From 08-09 December 2016, the inaugural Defence Entrepreneurs Forum (DEF) for the Southern Hemisphere was held in Canberra, Australia. It was an exciting two days and ensured we all finished the year with an intellectual boost. The first DEF [Aus] was the manifestation of an idea which began with the first Defence Entrepreneurs Forum held in Chicago in 2013. Providing a forum for bright, passionate members of our profession to discuss innovation in national security, it inspired an Australian participant at that first DEF to look at something similar down under.
And so, in early 2016, Clare O’Neill assembled a team of Army officers who shared her vision of broadening the opportunity for members of the Australian Army – and beyond – to talk about their institutions and advocate for innovative change. The event of 8-9 December met and exceeded the aspirations of the organisers. Before a full Blamey Theatre at the Australian Defence College, 16 different Idea Pitchers presented their ideas to a judging board comprised of members from across three Services and academia.
During the two days, attendees also received a series of presentations from people like Professor Dan Marston, Dr Mark Thomson, Jasmin Craufurd-Hill and Dr Peter Dean. But the main game was the idea pitches, which took place on 9 December. However, it is not the place of this article to list all the pitches; they are available here. The aim is to provide some reflections from my personal involvement in DEF and some thoughts on the way ahead.
First, it was clear that there are many young officers who care deeply enough about the future of their Army to invest their own time in this. Equally, they possess the courage to stand before their peers and seniors to pitch their ideas. Provided we listen to these young innovators, is a good sign for the future of the Army.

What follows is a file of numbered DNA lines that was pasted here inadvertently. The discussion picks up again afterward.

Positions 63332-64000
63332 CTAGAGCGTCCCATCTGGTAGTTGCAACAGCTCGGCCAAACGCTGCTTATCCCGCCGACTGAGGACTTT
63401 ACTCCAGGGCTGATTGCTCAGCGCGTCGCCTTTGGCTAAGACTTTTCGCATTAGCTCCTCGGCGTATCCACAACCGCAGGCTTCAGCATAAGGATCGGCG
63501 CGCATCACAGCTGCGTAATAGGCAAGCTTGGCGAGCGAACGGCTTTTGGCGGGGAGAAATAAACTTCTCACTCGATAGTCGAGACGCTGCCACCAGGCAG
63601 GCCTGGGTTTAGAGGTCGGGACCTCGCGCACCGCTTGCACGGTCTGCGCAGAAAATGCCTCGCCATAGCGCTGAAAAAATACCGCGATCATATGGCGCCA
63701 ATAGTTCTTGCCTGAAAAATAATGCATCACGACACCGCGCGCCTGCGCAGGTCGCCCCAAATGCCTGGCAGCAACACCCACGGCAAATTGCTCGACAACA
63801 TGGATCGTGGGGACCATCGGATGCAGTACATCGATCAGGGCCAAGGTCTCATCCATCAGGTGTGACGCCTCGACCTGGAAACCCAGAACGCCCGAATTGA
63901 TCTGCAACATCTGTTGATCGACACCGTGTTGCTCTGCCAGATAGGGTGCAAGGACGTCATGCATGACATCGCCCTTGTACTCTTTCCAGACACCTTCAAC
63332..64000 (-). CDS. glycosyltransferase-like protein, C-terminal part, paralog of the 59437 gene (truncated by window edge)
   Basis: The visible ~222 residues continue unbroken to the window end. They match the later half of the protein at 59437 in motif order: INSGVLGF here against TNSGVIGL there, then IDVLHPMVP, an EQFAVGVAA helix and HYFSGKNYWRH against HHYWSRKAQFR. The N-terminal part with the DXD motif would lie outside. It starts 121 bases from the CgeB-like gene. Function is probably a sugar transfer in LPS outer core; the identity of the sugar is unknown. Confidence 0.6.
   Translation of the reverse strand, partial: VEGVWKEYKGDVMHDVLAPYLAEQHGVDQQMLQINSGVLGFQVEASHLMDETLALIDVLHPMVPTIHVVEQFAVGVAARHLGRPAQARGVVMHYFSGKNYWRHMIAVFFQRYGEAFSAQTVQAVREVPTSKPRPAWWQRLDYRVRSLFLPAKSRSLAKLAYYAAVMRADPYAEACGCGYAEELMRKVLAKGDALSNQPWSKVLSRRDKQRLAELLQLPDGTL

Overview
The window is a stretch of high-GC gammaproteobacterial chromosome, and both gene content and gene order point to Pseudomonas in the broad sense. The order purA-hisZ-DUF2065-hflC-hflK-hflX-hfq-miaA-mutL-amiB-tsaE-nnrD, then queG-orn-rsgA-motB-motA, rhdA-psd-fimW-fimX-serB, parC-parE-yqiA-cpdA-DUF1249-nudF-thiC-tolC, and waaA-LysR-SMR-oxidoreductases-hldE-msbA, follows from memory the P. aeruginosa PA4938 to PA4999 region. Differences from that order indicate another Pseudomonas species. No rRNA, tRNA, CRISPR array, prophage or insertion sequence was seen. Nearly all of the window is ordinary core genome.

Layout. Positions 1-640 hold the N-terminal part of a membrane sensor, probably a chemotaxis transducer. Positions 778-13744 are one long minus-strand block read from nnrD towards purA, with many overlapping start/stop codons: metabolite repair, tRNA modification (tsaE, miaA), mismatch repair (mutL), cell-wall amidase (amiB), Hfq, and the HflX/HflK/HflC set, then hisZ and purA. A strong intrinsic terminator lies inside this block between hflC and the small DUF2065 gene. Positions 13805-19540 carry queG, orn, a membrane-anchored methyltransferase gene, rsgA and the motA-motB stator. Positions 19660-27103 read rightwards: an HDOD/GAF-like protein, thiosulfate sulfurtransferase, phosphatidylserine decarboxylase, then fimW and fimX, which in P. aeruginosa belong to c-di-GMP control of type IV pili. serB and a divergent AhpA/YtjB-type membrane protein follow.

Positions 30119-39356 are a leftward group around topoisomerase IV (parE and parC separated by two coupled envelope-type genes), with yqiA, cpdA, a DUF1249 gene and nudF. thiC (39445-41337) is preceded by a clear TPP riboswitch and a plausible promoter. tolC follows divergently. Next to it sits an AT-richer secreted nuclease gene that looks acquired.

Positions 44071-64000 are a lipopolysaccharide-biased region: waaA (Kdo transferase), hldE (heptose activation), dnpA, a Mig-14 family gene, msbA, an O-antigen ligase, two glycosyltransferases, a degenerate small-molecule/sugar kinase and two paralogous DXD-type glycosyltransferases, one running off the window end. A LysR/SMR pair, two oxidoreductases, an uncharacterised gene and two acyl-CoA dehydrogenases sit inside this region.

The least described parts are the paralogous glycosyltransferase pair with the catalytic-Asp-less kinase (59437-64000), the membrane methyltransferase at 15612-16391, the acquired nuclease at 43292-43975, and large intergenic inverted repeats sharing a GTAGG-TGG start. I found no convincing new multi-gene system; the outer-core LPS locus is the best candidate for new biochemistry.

Second, it was also apparent that are also as many mid rank officers who have taken it on themselves to mentor this group of innovative young officers. For almost a year, a dedicated group of Majors from staff college and across the Army laboured to assemble the first Australian Defence Entrepreneurs Forum. The possess of such a group of innovation advocates is a tremendous asset in any organisation.
Third, our culture is evolving with respect to young officers having their say. This certainly was not a strong point of the Army that I joined nearly 30 years ago. But now, we possess a generation of young officers and soldiers who are connected into a global discourse about their profession. Many of our young officers and soldiers now see this kind of semi-public advocacy for new ideas as a central part of their duties as members of the profession of arms.
Fourth, DEF [Aus] saw the majority of its participation from members of the Army – but not exclusively. There were members of Navy and Air Force in attendance and one of the pitches was from an Air Force officer. But we might consider how to broaden DEF across the Services (or indeed other agencies) for a subsequent DEF [Aus] in 2017. While the tweet wall at DEF ensured a large virtual audience, representation from a broader variety of participants can only make DEF a richer experience for all.
Finally, it is critical that the momentum generated this year be sustained. While a follow up DEF is all but assured, other mechanisms are also required to keep the innovative fires burning for participants – and potential future participants – over the next 12 months. Discussion boards on Slack have been established and potentially local ‘agoras ‘ are some of the ways this momentum can be sustained.
The Defence Entrepreneurs Forum last week ended up being two of the most intellectually stimulating days that I spent all year. In listening to the ideas pitchers, and in discussions between sessions, I was filled with great optimism for the future of our institution. But we must also ensure that we follow through with seeing ideas through to reality. The ideas presented at the forum will all, in some form, have a future in our institution. I look forward to playing my role as an advocate for these ideas – and connecting innovative members of our organisation to those with the resources to make these ideas a reality.
About the author
Brigadier Mick Ryan, AM is the Australian Army’s Director General Training and Doctrine and authored A study of Army’s education, training and doctrine needs for the future.